FTSE 100 boards should move from being all white by 2021

Oct 16, 2017
Report sets out demand for improving diversity at UK companies

FTSE 100 company boards should move away from being made up of all-white board members by 2021, according to the final recommendations from a government-backed study into improving the diversity of UK businesses.

Currently, more than half of FTSE 100 firms have no ethnic minorities on their board.

The Parker Review Committee, headed by Sir John Parker, has published its final findings – A report into the ethnic diversity of UK boards – informing business leaders on improving the ethnic and cultural diversity of UK boards to better reflect their employees and the communities they serve.

The three key recommendations set out by the report are to:

– Increase the ethnic diversity of UK boards by proposing each FTSE 100 board have at least one director from an ethnic minority background by 2021, and for each FTSE 250 board to do the same by 2024

– Develop a pipeline for candidates and plan for succession through mentoring and sponsoring

– Enhance transparency and disclosure to record and track progress against the objectives.

Companies that do not meet the board composition targets by the set date ‘should disclose in their annual report why they have not been able to achieve compliance,’ the report states.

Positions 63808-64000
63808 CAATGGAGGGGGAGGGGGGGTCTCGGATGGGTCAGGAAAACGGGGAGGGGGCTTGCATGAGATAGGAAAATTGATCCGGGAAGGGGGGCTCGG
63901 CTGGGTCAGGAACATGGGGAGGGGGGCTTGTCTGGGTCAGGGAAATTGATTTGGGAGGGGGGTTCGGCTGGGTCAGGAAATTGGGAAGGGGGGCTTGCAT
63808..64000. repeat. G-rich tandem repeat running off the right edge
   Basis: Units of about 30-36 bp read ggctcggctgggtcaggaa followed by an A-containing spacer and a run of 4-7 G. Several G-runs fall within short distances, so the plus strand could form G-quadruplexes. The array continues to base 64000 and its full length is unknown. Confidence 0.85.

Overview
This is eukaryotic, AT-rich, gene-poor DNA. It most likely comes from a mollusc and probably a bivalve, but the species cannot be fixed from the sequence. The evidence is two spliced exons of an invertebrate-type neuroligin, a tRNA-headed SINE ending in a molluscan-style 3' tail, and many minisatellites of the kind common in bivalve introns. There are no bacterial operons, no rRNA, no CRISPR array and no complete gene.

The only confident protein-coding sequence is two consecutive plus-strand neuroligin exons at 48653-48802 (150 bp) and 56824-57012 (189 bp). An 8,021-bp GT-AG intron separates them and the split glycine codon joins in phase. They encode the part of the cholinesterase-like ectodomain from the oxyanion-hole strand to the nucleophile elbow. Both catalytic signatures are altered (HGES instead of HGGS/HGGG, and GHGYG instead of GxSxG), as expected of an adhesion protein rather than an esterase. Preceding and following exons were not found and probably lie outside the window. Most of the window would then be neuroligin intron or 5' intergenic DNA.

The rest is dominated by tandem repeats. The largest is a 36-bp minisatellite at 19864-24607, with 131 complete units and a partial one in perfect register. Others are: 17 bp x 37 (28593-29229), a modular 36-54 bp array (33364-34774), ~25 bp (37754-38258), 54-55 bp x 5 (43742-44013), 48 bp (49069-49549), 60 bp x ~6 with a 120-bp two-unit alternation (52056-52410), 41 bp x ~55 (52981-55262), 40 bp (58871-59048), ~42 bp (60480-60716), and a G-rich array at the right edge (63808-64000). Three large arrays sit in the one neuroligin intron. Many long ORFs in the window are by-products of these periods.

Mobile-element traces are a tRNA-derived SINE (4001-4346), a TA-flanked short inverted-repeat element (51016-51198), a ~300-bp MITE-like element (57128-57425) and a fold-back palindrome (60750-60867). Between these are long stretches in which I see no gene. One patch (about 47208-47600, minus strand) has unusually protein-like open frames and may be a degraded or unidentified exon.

As of the end of July, only 85 of the 1,050 director positions in the FTSE 100 were held by individuals from an ethnic minority, and only 2 percent of director positions were held by ethnic minorities who are UK citizens, though this group makes up 14 percent of the total UK population.

The steering committee will track the progress made against the recommendations on an annual basis.

Parker says: ‘Today’s FTSE 100 and FTSE 250 boards do not reflect the society we live in, nor do they reflect the international markets in which they operate. While we are making good progress on gender diversity in the boardroom, we still have much to do when it comes to ethnic and cultural diversity.’

Sign up to get stories direct to your inbox
logo-black logo-black